Just then a rat popped out of the toilet. It sniffed around and landed at the sleeping man's feet. Scrawny Man woke up with a start. With unbelievable swiftness, he picked up a twig lying 6 feet away and stabbed the rat in one swipe. He threw the pierced dead animal to one corner of the room and went back to sleep.

Steve began his experiments. He rolled in a few marbles, which were ignored. Then he sent down a paper and a pen. Scrawny Man tried to understand what they were for, before giving up. Next, he threw in an mp3 player that played some loud rock music. This startled the man as he tracked back quickly and curled up against the wall. He let out loud shrieks. The songs played for a few minutes before he finally fiddled with it and then thrashed it on the ground, breaking it in three pieces.

“What sort of a man are you? How can you sell this man’s freedom like this?” Steve bellowed at Joe.

“Don’t lecture me man. As long as people like you pay big money, we’ll continue. If there are no buyers, the seller stops too.”

Steve didn’t know what pissed him off more – the fact that this was happening right in the heart of the city or that he too felt guilty in this human exhibition.

Steve finished his experiments in 2 hours and was blindfolded to be led back. He reached into his pocket and checked-in to Foursquare.

On the way back, he remembered his “Forbidden Safari” in an island last year. He had paid 250000 for it. The safari was not your usual “tribal dance” and bonfire for honeymooning couples. This was for the ultra-rich and curious – the gang who wanted to do something different at any price. You are introduced to some tribals to interact with them, try out whatever you want with them and learn from how they react. It was an experimentation centre. The exhibits were referred to as “tourist virgins” – people who haven’t met other tourists before. The guy paying the 250000 was their first contact from the “civilized” world.

Steve had experimented with the two tribals by reaching out with his hand, talking, showing them stuff from his bag and giving them food. They responded differently to each item. The eight hours with them had given him enough fodder for the bestselling book he wrote later that year. The meeting had ended when one of them pointed at Steve's chain and asked for it. Steve smiled and said no, but the man became angry and thumped the ground with his feet. Steve panicked, handed over his chain and left quickly.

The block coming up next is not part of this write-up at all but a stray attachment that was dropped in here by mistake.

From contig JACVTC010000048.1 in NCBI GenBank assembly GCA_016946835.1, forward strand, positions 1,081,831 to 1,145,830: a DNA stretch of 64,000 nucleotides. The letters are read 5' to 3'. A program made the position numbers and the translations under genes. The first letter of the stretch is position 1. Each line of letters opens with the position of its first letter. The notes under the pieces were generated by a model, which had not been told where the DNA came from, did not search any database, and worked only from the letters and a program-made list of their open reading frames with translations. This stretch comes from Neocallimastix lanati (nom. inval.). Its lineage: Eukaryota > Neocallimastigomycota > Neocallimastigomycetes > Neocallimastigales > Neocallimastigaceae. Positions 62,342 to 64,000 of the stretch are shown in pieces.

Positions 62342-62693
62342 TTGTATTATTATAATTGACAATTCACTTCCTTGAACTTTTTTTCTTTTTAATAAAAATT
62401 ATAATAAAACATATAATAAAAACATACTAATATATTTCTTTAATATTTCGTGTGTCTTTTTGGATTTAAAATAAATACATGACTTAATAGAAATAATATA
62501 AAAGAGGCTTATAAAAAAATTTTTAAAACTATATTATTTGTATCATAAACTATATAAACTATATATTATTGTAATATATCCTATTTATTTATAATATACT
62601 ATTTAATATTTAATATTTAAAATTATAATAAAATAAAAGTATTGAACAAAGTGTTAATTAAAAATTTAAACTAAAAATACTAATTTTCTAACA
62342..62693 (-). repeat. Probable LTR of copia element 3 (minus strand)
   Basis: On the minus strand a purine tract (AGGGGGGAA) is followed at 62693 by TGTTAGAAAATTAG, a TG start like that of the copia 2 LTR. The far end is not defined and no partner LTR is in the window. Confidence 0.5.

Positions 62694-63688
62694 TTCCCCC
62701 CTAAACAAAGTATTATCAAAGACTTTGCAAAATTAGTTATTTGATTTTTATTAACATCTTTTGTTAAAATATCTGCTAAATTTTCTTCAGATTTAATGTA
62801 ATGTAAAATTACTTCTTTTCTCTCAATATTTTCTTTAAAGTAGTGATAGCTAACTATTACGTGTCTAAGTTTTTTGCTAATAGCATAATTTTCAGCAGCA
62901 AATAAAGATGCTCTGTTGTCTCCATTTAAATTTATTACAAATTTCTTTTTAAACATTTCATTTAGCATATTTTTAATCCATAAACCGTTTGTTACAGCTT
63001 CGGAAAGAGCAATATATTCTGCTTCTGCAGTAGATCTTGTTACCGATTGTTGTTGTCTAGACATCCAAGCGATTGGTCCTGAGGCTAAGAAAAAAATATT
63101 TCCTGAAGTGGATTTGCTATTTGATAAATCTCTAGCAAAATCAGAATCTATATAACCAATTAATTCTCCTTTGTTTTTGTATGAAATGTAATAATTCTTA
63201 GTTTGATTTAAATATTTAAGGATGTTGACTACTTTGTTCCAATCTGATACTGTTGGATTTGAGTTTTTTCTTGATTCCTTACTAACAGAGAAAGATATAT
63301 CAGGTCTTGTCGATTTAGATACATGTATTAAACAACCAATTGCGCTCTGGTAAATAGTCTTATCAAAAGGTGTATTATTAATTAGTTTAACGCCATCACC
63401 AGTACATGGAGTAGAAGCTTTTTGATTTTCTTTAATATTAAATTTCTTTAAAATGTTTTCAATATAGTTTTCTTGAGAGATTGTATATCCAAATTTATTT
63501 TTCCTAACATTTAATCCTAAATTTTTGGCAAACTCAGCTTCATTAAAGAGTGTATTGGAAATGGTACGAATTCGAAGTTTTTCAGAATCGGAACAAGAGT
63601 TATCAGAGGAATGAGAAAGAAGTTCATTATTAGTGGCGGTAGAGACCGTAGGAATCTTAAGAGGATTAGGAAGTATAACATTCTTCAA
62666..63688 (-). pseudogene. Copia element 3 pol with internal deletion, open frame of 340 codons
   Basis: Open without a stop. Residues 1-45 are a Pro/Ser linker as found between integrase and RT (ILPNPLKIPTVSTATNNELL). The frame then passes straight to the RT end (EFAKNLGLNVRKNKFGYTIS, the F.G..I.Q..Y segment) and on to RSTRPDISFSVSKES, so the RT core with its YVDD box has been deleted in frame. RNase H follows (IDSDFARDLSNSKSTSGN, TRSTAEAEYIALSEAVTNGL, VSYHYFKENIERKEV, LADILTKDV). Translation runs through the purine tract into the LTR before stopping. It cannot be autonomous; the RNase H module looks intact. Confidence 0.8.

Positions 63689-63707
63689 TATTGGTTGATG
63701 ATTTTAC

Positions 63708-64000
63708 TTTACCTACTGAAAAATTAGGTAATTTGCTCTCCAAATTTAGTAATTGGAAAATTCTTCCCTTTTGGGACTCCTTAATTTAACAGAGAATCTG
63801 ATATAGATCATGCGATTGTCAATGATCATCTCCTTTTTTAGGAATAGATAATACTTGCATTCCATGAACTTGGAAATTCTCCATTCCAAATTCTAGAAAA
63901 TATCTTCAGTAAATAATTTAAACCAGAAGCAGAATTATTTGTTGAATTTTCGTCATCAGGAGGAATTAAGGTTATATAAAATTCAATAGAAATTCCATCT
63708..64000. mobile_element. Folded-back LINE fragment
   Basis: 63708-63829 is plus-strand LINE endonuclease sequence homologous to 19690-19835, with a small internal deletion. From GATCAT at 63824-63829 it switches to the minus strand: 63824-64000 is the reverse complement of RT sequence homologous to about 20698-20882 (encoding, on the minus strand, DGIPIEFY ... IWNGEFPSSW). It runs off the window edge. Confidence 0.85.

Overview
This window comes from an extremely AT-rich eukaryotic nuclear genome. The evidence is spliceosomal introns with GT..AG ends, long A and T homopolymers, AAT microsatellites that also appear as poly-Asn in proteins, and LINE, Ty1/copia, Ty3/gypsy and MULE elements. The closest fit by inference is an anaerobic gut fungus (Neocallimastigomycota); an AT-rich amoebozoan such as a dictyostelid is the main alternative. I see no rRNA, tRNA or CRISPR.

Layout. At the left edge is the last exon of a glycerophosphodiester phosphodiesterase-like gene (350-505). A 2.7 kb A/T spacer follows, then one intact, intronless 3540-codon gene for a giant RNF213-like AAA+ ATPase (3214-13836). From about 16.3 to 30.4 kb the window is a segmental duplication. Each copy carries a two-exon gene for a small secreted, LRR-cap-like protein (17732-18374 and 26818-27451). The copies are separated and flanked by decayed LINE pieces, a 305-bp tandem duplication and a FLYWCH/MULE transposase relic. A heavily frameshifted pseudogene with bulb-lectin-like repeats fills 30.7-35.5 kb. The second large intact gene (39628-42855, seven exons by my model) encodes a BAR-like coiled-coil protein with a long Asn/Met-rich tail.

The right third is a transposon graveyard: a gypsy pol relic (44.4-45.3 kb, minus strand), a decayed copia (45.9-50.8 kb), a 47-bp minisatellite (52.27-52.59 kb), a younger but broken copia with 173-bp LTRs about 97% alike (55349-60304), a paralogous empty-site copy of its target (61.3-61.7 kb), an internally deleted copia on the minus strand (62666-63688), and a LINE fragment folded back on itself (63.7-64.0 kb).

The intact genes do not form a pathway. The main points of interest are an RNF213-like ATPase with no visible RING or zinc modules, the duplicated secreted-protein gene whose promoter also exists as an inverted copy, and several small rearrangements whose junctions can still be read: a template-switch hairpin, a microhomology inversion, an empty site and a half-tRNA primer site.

Steve was in deep thought when the blindfold opened. “Don’t play hero and try to save these people. Let them lead their lives. Just write your books and make money.” Joe told him as they bade goodbye.

Steve quickly returned behind the asbestos sheet, this time without Joe (thanks to Foursquare and GPS). He watched Scrawny Man intently, this time with only one purpose. Just as he saw what he was looking for, one of the tiles on the floor moved. Scrawny Man walked up to it and helped pull in a man. They shook hands and exchanged some money and chatted away. It was Joe. Joe was handing over Steve’s money to Scrawny Man.

Steve quickly rushed two floors below and caught Joe and Scrawny Man as they jumped down from that hole. Steve was livid but speechless.

The naked Scrawny Man spoke first – “We’ll give your 80 grand back. And you forget this ever happened.”

Steve replied – “Not 80 grand. I want even my 250 grand back. And my chain too”

Scrawny Man narrowed his eyes and quickly understood. “We shut that business down. The real tribals in that area caught us. This is safer.” he explained.

Steve mumbled out a “Why do you guys do this?”

Joe repeated – “As long as there are buyers like you, sellers like us will exist.”

Steve tried to come up with a retort when Scrawny Man spoke again “We cannot live with the risk that you will squeak someday. Sorry, but don’t take this personally”. With the same speed at which he killed the rat, a nearby iron rod went straight through Steve.

Business was back to normal the next day. A new client threw a mirror down the gap. Scrawny Man acted all confused and broke the mirror into pieces. The client giggled.